November 15th 2023
The sales figures are in for the month of October and they really don’t contain a lot of surprises. In fact, the average sale price across the Region is almost exactly what it was last month, $673,383 in October compared to $673,674 in September. A drop of $288 or 0.04%. Negligible!
And that pretty much tells us where the market is these days. It’s relatively stable. But there is one other issue that comes to light as we look carefully at these figures, and that’s the lack of consistency from one municipality to the next. St. Catharines is the largest municipality, Niagara Falls is next, and Niagara-on-the-Lake comes in as the priciest. All three are up. Substantially. St. Catharines is up $35,409 or 5.41%. Niagara Falls is up $50,652 or 8.53% and Niagara-on-the-Lake is up $222,321 or 23.13%. But at the same time, other areas are down significantly. Thorold, for example, is down on average $130,257, Grimsby down $158,718, Fonthill/Pelham down $147,854. And on it goes.
What this is saying is that while the Region as a whole is registering consistency in overall sales prices and value, there is a lot of volatility in the market, driven by deteriorating home affordability due to interest hikes, buyer uncertainty, and individual motivation. And all that makes it extremely difficult for sellers and realtors alike when it comes to pricing properties for sale. In absolute terms, you can feel pretty confident. When you purchase now, the price is pretty secure. But, at the same time, are there situations where a motivated seller throws in the towel, while at the same time, two buyers compete to drive a price up beyond expectations? You bet.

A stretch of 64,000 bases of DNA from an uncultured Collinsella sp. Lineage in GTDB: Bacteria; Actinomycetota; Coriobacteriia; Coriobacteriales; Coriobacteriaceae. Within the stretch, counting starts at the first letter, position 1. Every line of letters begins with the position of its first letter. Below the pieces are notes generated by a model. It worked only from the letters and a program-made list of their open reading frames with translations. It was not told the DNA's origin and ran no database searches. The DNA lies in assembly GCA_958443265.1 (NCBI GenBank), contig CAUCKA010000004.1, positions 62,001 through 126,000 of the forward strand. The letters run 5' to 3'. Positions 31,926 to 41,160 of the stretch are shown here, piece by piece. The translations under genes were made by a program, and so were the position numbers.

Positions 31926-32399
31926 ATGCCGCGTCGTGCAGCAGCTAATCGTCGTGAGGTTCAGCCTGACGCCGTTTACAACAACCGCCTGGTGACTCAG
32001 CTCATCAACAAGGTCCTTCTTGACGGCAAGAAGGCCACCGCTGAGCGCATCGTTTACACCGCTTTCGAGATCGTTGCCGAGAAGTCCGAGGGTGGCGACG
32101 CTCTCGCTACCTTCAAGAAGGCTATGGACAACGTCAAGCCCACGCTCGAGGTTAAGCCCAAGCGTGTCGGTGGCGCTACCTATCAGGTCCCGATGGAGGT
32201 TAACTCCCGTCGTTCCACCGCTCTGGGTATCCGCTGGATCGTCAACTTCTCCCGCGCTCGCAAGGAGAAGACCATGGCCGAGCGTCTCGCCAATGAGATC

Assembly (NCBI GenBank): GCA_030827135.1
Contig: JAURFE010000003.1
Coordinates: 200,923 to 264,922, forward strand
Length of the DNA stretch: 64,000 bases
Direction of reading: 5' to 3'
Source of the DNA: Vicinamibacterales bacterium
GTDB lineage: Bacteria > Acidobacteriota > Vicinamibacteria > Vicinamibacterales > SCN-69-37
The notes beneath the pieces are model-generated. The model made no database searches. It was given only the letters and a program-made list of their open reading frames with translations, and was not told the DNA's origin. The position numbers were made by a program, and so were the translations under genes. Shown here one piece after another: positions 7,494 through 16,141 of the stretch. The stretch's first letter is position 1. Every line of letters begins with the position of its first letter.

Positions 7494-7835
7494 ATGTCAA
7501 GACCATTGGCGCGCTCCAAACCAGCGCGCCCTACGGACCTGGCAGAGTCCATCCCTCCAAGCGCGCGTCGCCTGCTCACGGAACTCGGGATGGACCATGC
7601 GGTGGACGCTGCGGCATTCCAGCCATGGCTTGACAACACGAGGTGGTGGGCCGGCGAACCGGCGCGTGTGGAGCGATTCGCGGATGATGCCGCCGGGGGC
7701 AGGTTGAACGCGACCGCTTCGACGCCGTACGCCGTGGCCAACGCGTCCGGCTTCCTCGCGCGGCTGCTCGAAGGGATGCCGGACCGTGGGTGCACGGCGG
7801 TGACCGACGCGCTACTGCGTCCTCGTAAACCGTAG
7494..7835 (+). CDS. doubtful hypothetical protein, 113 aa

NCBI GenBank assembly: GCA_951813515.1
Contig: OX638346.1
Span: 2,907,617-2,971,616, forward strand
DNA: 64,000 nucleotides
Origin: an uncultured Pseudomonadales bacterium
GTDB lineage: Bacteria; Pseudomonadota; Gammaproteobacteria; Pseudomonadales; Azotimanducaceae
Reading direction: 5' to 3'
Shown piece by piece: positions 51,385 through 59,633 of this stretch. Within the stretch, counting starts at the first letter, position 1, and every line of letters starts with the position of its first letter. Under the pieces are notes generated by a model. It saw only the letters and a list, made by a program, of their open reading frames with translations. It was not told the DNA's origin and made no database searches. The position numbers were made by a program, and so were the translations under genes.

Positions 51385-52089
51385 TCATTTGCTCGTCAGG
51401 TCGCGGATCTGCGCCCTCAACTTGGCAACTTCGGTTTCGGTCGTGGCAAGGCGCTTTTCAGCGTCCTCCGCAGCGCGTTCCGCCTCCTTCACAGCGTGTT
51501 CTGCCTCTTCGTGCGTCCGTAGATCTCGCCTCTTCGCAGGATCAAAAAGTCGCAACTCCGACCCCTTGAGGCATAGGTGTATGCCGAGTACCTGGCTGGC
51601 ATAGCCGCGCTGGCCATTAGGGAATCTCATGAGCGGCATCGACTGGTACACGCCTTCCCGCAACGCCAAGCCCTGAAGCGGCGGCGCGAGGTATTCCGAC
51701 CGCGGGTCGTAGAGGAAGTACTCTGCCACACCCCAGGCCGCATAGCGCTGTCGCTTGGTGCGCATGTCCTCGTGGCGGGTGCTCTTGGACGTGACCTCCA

And the other thing to keep in mind is volume of sales. As we move into the Christmas season and year-end, activity decreases. That’s just a seasonal reality. Last month you may remember we saw a very substantial drop in unit sales from the month previous (393 down from 543, a drop of 150 or 27.6%).
October came in pretty much the same as September with only a 5-unit drop in sales activity. This is pretty much what we saw last year. While 2021, which was an unusual year and market, the unit sales spiked in October. But as you can see from the accompanying graph, the number of sales is not only down due to the time of the year. It’s actually down from what we are used to seeing normally even in the pre-covid era.
This to me reinforces the fact that with all the forces at work, people are confused. And when people are confused, they procrastinate.
I say all that because people often ask me, ‘Where do you think the market is going in the future?’ and ‘How long before we get back to normal?’ With so many forces at play, it’s really hard to answer. What I can say with certainty, having been through a couple of significant downturns in the market over the years, the market will recover and will come roaring back. At some point in the not-too-distant future, we’ll look back and realize 2023 prices were really, really good. I mean, look at the average price back in 1980 and 1990. And look at the average price now.
I think the climate is excellent right now for buyers who are end users or investors. Prices have leveled. Inventory has increased nicely, and interest rates while being higher than we’ve seen in a while, are not high by historical standards, and I believe will moderate over the course of 2024. In the meantime, opt for short-term fixed or variable. Lock in when they are back down, and take advantage of an excellent opportunity to be in the market.